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Thread: Unpeated scotch

  1. #1
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    Unpeated scotch

    Are there any unpeated single malts? If not, what's a decent single malt that has minimal peat?

    -Tim

  2. #2
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    Re: Unpeated scotch

    Glengoyne bills itself as the only unpeated single malt. I'm not sure if that is true, but there are many, many malts that have only trace amounts of peat (under 5ppm). The traditional Speyside and Lowland whiskies are unpeated. Many highlanders are either nonpeated or only mildly peated. To name just a few: Macallan, Glenlivet, Glenfiddich, Blavenie, Glenrothes, Dalwhinnie, Auchentoshan, Glenkinchie, Bunnahabhain are just a few.

    Most single malts have very low levels of peat. It is a relative few that have high peat levels.

  3. #3
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    Re: Unpeated scotch

    Tim let me recommend an Irish whisky, Tyrconnell.
    If you tased it blind you would say that it was an unpeated scotch.
    It is available in the mitten.
    ovh

  4. #4
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    Re: Unpeated scotch

    Yeah, the problem is I got a bit ahead of myself in my whisky tasting...

    I was at a pub and spotted Highland Park 12 on their list of available scotches. I'd heard good things and wanted to try it, but they were out (or couldn't find it). They also had another scotch I'd heard much about and was curious about...Laphroaig 10. It tasted like something filtered through a gauze at the dentist. Now I just smell scotch and I think of that taste.

  5. #5
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    Re: Unpeated scotch

    Laphroaig is not usually for the novice and the 10 yo can be a bit of a shock if you didn't know what you were getting into.
    Illuminati in training

  6. #6
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    Re: Unpeated scotch

    Glenmorangie 10 year. Very good scotch and hardly no peat!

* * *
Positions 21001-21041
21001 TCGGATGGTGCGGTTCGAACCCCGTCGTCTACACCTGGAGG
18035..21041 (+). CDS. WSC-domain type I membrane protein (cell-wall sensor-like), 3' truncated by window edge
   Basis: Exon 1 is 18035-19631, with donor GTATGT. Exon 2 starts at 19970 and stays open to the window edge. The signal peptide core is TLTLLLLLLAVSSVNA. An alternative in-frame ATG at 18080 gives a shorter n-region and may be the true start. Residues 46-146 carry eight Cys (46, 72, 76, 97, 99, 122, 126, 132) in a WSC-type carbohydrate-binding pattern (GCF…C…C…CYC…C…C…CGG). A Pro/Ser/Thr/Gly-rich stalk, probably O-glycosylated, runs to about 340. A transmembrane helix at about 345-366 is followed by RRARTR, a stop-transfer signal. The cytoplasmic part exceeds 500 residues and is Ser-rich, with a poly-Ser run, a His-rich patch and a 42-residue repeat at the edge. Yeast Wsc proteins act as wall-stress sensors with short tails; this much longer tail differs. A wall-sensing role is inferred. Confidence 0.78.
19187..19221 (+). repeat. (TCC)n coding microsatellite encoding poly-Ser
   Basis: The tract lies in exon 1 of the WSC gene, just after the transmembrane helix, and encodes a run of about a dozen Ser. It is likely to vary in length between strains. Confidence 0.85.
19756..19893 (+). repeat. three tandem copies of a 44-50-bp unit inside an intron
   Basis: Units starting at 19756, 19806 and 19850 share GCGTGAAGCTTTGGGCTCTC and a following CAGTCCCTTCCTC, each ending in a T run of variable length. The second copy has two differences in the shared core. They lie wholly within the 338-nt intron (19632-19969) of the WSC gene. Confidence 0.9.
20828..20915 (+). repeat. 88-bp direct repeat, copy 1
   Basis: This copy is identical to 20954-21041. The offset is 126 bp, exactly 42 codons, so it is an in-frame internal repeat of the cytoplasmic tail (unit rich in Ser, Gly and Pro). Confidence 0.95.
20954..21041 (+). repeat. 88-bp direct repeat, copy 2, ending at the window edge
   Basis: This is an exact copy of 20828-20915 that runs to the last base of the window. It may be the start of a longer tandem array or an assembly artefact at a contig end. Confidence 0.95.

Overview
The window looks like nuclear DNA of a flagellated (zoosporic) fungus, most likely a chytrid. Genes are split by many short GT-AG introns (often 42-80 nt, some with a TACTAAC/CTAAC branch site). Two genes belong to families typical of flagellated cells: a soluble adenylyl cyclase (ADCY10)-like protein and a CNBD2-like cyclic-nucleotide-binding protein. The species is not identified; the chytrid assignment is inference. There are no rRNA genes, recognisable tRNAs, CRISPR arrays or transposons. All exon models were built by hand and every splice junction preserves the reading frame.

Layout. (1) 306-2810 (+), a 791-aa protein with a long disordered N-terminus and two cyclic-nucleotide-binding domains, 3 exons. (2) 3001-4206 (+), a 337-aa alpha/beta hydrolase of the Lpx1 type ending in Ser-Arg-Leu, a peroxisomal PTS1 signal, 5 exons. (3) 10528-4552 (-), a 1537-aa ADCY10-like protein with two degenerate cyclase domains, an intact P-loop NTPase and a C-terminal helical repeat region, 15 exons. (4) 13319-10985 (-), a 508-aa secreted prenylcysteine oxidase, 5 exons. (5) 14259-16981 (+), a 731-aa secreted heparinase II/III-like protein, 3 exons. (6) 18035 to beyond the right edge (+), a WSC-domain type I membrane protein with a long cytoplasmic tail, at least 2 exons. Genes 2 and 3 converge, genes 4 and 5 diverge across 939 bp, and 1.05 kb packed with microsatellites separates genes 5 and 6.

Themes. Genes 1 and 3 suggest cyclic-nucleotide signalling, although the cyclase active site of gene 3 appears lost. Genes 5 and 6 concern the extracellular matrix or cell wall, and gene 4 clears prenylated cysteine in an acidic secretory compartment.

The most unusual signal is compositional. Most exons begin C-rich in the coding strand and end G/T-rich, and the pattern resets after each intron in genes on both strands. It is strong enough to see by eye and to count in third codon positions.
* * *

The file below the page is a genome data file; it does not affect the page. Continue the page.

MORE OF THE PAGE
7. #7
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    Re: Unpeated scotch

    As stated above, try the Glengoyne for absolutely no peat. The lowland Glenkinchie also has no or very little peat. I think a Cragganmore (a Speyside) is very, very good and has no noticeable peat. For Irish whiskey, try a Knappogue Castle - very good.

    Bob

  8. #8
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    Re: Unpeated scotch

    For Irish I would second the Knap - at the vintage 94 was great. But as the others have said almost any lowland and speyside malt will do for minimal to very low peat/smoke. Don't give up on sms yet- there are so many distilleries and expressions from each for that.

  9. #9
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    Re: Unpeated scotch

    Quote Originally Posted by Taggerung View Post
    Are there any unpeated single malts? If not, what's a decent single malt that has minimal peat?

    -Tim

    Hi Tim,

    You might want to start with some Lowland malts. There are only three currently producing, but all 3 have something good going for them. Glenkinchie 10-year is an excellent starting point if you like something older and more complex. The smoothest would probably have to be Auchentoshan, as it is triple-distilled. I just bought a bottle of 15-year Bladnoch, but it is very hard to find whisky from that distillery-- its production seems to be pretty sporadic.

    Venturing into the Highland malts, you will probably like Glenmorangie, Dalwhinnie, Balvenie, and Cragganmore.

    The majority of Highland Scotch whiskies are very low in peat, so something like Glenfiddich should actually be up your alley.

    You will probably want to steer clear of the Island malts, like Highland Park, Talisker, or any of the Islay malts. Though I will note that Scapa, from the same island as Highland Park, keeps their malt very low in peat. Their current expression is a 14-year and it is absolutely luscious!
    "Suppose he's got a pointed stick!?!"

    - Eric Idle, Monty Python's Flying Circus

  10. #10
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    Re: Unpeated scotch

    And of course, there are even some fairly unpeated Islays: Bunnahabhain and most of the Bruichladdichs. I think Caol Ila did an unpeated version as well, though most Caol Ilas have peat.

 

 

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